At most, the draft report says, climate change may have played a role in the disappearance of a few amphibians, fresh water fish and mollusks. Yet even the icons of catastrophic global warming, the polar bears, are doing surprisingly well. Their population has remained stable despite the shrinking of the Arctic ice cap.
Ragnar Kinzelbach, a zoologist at the University of Rostock, says essential data is missing for most other life forms, making it virtually impossible to forecast the potential effects of climate change. Given the myriad other human encroachments in the natural environment, Kinzelbach says, “crocodile tears over an animal kingdom threatened by climate change are less than convincing.”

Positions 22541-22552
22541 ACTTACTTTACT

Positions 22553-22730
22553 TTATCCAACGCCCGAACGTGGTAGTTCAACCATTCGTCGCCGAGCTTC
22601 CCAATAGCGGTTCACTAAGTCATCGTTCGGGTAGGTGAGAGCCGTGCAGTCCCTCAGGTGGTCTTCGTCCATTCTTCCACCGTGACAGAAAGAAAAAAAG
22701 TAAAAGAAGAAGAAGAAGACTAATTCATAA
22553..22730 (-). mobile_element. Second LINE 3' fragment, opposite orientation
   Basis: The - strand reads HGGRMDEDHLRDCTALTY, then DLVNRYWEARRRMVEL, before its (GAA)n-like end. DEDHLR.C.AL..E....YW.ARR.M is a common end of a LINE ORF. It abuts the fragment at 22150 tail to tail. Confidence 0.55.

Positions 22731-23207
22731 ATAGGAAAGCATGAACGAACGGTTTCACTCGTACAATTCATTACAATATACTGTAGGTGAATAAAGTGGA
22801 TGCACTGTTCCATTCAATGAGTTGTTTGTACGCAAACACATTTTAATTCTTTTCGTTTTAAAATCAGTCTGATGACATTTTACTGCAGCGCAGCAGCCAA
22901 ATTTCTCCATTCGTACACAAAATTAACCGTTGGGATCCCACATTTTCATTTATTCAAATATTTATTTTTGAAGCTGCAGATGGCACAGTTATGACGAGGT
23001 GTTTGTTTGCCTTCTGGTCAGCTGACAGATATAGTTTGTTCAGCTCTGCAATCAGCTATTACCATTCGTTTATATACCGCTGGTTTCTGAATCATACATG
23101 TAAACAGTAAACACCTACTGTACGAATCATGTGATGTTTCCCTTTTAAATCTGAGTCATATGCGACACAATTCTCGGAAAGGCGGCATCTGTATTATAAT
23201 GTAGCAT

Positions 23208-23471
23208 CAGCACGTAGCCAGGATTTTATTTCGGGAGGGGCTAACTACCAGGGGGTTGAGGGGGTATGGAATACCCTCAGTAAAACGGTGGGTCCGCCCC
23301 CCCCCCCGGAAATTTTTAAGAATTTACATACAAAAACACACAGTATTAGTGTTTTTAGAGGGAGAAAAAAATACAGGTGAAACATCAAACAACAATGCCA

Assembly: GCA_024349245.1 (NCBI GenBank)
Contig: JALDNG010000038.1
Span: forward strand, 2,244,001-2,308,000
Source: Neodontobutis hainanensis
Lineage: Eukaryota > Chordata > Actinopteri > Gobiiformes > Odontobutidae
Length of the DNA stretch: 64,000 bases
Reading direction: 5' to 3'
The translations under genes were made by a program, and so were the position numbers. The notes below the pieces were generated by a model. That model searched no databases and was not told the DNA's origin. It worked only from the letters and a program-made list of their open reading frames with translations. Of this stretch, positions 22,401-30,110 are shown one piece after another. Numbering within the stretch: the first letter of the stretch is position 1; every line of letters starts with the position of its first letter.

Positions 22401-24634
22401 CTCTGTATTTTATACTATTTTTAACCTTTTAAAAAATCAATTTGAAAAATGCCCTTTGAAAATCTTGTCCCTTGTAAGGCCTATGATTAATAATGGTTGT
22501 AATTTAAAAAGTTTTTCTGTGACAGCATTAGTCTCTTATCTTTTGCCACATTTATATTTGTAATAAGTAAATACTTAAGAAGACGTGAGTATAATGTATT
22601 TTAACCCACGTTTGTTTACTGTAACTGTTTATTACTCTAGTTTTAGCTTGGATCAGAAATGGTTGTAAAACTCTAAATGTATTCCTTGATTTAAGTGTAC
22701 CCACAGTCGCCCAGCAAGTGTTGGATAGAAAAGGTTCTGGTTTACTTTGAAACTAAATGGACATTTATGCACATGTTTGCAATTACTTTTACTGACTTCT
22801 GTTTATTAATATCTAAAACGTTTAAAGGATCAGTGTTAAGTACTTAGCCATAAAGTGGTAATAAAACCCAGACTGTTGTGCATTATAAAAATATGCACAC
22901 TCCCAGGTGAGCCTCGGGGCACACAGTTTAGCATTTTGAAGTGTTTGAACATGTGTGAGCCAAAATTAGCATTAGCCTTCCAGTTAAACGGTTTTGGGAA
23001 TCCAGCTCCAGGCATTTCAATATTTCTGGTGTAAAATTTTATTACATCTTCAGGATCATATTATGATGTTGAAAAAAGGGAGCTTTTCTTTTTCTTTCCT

The draft report includes a surprising admission by the IPCC — that it doubts its own computer simulations for species extinctions. “There is very little confidence that models currently predict extinction risk accurately,” the report notes. Very low extinction rates despite considerable climate variability during past hundreds of thousands of years have led to concern that “forecasts for very high extinction rates due entirely to climate change may be overestimated.”